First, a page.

How is the Government Shutdown Impacting Nonprofits and Higher Ed?

We’re now several days into the first government shutdown in nearly twenty years, and many industries—not just the Federal government—are feeling the reverberations. With Federal spending making up around a quarter of the United States’ GDP, there are many organizations, nonprofit and for-profit alike, that rely on government dollars in part to fund their activities.

How is the shutdown affecting the nonprofit and higher education industries? 

1. The IRS has suspended non-essential operations. This means that organizations filing for exempt status will have their applications (already subject to a substantial backlog) further delayed. Other organizations’ audits have been put on hold.
2. Federal grant administration is being delayed. If your organization is in the midst of a Federal grant funding cycle, the awarding of funds and processing of applications has been delayed. However, some Federal agencies, such as the NIH, completed a cycle just prior to the shutdown, so other organizations may feel confident that their future funding is secure. Nevertheless, grant administration does require agency staff—many of whom have been deemed non-essential and are thus furloughed—meaning that the day-to-day delivery of funds may face stoppages or slowed service. Smaller nonprofit organizations that lack sizeable endowments may need to consider furloughs or delaying programs until Federal grant money starts flowing more freely.
3. Higher education may face a longer-term crunch. In its contingency plan for a Federal government shutdown, the Department of Education indicated that student loan administration should continue to operate normally in the short term. But a longer shutdown lasting a week or more may start to seriously impact colleges’ and universities’ cash flow, and government employee furloughs may delay aid awards later on. Additionally, employees handling Federal work-study programs and similar campus-aid programs have been furloughed. Finally, academics may soon face paycheck delays if their research is funded by Federal grants, and many are unable to access research resources at government institutions, such as the Library of Congress and the National Archives.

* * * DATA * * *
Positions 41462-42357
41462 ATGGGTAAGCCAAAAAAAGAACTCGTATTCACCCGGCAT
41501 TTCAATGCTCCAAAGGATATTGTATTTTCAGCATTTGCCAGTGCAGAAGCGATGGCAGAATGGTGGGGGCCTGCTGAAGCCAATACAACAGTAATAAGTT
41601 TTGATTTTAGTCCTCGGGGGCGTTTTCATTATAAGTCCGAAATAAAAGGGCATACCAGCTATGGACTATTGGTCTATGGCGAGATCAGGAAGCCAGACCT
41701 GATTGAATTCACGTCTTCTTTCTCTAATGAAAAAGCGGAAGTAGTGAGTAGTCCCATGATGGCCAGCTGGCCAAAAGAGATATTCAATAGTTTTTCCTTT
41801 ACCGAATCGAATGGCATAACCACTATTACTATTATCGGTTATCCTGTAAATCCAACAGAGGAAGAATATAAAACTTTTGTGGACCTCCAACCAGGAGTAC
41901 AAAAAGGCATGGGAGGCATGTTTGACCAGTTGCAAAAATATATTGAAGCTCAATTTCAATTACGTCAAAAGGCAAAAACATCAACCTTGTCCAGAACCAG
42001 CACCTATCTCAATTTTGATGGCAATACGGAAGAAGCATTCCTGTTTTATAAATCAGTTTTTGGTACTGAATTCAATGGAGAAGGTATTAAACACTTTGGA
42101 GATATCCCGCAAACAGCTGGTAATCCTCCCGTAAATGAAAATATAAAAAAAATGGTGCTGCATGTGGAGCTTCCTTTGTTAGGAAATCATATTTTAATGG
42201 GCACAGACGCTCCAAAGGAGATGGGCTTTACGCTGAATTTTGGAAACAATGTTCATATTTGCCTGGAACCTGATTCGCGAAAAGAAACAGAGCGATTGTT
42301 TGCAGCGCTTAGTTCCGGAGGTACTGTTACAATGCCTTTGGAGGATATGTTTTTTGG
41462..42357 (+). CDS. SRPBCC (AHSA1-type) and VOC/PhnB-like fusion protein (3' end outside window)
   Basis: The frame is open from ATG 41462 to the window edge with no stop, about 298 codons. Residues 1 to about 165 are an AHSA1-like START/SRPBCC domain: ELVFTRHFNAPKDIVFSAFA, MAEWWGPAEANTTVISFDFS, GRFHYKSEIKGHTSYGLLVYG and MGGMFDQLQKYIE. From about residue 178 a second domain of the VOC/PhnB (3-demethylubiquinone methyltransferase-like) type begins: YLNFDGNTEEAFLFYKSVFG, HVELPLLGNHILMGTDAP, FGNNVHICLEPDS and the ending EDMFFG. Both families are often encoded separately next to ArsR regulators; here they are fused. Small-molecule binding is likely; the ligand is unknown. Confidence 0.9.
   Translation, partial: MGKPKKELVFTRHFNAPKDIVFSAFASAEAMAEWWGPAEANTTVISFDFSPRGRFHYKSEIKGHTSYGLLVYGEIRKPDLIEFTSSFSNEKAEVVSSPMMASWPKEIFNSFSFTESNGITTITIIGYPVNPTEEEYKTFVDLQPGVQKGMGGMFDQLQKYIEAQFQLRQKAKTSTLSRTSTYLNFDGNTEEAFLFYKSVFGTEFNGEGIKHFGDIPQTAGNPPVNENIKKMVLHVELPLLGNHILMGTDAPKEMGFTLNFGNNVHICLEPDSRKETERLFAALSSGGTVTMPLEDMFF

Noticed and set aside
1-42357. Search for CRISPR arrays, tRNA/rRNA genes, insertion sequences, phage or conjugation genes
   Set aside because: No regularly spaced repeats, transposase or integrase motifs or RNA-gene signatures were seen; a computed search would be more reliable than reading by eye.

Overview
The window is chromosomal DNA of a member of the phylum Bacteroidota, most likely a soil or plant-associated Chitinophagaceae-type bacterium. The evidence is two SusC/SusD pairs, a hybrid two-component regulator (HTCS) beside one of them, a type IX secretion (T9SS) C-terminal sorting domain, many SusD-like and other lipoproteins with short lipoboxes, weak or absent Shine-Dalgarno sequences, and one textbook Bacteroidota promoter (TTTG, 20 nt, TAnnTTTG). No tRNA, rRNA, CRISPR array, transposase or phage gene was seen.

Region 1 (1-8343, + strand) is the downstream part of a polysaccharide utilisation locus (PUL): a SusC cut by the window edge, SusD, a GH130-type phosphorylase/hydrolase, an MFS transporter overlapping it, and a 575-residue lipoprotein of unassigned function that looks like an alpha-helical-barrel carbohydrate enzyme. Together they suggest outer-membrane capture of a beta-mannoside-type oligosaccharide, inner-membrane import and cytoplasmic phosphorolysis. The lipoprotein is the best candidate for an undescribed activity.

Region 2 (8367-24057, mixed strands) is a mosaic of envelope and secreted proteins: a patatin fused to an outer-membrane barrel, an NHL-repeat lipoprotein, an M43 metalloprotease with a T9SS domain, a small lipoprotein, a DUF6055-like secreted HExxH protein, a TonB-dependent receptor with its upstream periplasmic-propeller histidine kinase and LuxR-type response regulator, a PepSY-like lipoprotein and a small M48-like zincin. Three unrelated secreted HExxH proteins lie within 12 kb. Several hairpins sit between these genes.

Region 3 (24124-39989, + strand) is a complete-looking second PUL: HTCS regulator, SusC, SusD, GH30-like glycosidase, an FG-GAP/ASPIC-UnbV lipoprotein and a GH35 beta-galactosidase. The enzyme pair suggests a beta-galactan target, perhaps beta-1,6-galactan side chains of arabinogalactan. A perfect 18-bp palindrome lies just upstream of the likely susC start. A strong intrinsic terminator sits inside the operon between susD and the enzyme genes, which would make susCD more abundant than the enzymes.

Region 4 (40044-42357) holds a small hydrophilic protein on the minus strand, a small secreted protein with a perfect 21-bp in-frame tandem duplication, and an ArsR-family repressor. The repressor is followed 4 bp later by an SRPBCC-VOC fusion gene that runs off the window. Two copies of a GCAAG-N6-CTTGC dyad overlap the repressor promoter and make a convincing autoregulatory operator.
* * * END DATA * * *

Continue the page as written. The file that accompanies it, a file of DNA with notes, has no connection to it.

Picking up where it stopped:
4. Social services nonprofits may see an increase in demand. While many Federal government-provided services, such as Medicare, Medicaid and unemployment assistance should continue with little, if any, interruption, other programs intended to help those in need are facing interruptions. TANF has been defunded (though states can step in as a backstop), as has WIC (with Agriculture Department and state-level contingency funding unable to fund the remainder of the month). As a result, some nonprofits may expect to see more demand for their services and resources until the government is able to step back in.
5. The rollout of the Affordable Care Act (ACA) continues despite the shutdown. Health exchanges are proving popular among consumers. According to Patrick Pilch and David Friend, MD of BDO’s Healthcare practice, if the current pace of participation continues, it is likely that millions more Americans will have health insurance in 2014. This will be a boon for nonprofit hospitals, which are likely to see less uncompensated care as a result.

Overall, the government shutdown is putting considerable pressure on the nonprofit and higher education sectors, and many organizations may be facing hard choices about how to allocate resources while continuing operations. At the same time, the implementation of the ACA continues, suggesting that some nonprofits, especially those in the healthcare sector, may ultimately thrive once the dust has settled.

Has your organization been affected? How are you working to mitigate the impact of the shutdown?

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